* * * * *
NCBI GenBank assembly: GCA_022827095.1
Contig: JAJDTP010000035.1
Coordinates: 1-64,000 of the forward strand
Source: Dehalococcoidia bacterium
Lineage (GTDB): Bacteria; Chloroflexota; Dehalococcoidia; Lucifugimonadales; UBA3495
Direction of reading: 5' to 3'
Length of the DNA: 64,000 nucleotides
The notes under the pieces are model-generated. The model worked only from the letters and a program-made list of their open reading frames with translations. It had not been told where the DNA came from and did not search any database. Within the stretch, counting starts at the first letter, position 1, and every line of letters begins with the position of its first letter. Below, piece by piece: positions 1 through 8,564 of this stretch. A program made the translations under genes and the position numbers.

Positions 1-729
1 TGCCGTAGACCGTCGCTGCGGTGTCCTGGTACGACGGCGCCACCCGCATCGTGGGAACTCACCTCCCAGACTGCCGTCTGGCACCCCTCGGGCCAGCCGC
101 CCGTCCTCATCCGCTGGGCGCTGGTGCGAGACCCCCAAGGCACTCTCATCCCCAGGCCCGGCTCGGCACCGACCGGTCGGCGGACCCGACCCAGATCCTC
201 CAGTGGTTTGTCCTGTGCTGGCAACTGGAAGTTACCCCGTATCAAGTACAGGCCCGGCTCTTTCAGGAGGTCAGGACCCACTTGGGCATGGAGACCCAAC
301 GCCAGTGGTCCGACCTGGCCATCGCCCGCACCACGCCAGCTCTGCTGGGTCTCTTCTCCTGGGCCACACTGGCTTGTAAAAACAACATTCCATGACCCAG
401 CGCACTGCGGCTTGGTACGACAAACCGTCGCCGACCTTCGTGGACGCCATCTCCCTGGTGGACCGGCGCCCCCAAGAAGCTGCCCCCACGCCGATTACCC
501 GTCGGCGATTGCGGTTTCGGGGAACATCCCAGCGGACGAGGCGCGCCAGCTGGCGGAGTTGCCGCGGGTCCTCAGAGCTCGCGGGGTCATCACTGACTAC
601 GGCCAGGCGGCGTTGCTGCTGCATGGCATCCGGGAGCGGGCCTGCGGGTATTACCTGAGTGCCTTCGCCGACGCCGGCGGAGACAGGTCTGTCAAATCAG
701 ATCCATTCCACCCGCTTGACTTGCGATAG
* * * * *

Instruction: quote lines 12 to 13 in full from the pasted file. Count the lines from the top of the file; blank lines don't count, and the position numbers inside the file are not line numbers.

201 CAGTGGTTTGTCCTGTGCTGGCAACTGGAAGTTACCCCGTATCAAGTACAGGCCCGGCTCTTTCAGGAGGTCAGGACCCACTTGGGCATGGAGACCCAAC
301 GCCAGTGGTCCGACCTGGCCATCGCCCGCACCACGCCAGCTCTGCTGGGTCTCTTCTCCTGGGCCACACTGGCTTGTAAAAACAACATTCCATGACCCAG